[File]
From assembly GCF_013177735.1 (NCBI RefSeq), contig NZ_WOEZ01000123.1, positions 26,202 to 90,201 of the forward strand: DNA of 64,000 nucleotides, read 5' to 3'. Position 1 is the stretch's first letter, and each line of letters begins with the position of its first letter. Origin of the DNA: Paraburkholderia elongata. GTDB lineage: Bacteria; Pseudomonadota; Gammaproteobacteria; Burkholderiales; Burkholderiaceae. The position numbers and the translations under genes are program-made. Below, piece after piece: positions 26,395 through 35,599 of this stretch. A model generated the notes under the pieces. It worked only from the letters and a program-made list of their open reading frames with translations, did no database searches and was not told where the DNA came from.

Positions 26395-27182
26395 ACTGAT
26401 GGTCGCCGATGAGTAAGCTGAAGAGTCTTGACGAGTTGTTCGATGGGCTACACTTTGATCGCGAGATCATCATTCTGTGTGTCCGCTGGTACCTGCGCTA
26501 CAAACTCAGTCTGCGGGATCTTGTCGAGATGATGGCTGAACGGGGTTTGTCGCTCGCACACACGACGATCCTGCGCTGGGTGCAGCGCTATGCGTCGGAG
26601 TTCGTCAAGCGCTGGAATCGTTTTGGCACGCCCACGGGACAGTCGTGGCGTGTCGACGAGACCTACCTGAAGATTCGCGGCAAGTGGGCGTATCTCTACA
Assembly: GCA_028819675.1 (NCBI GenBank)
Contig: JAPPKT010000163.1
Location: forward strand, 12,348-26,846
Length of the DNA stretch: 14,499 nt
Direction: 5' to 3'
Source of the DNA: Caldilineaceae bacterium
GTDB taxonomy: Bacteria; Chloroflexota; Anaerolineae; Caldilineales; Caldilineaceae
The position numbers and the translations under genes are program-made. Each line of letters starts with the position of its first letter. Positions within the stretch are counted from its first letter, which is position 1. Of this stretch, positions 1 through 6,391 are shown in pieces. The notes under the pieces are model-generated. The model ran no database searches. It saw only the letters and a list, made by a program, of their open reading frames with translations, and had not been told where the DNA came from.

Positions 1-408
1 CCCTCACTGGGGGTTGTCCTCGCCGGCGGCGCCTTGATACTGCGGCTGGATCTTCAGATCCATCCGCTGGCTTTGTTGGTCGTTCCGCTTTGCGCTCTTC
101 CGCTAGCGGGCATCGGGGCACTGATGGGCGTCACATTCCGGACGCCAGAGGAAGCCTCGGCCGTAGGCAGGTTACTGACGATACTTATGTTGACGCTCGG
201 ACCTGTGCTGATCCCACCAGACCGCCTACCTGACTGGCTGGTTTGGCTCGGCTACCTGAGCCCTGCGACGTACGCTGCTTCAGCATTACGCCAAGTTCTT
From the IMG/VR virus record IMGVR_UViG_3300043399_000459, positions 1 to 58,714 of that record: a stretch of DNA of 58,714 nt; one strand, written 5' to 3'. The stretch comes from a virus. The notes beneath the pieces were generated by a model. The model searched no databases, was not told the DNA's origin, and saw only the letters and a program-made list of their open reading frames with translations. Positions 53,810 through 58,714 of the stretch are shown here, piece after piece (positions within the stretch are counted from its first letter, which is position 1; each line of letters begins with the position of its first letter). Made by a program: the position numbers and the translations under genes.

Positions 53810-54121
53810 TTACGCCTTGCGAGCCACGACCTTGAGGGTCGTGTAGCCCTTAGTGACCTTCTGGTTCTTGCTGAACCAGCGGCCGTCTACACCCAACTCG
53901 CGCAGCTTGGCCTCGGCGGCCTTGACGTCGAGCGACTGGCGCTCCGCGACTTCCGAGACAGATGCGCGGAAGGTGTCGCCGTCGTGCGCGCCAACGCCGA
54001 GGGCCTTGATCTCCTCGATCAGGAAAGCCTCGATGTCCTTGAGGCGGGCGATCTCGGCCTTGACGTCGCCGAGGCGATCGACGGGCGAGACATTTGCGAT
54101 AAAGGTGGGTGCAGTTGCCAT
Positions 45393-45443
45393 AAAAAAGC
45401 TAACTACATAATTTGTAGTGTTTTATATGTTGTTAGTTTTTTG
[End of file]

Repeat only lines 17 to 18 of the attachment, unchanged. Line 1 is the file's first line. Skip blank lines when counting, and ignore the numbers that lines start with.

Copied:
101 CGCTAGCGGGCATCGGGGCACTGATGGGCGTCACATTCCGGACGCCAGAGGAAGCCTCGGCCGTAGGCAGGTTACTGACGATACTTATGTTGACGCTCGG
201 ACCTGTGCTGATCCCACCAGACCGCCTACCTGACTGGCTGGTTTGGCTCGGCTACCTGAGCCCTGCGACGTACGCTGCTTCAGCATTACGCCAAGTTCTT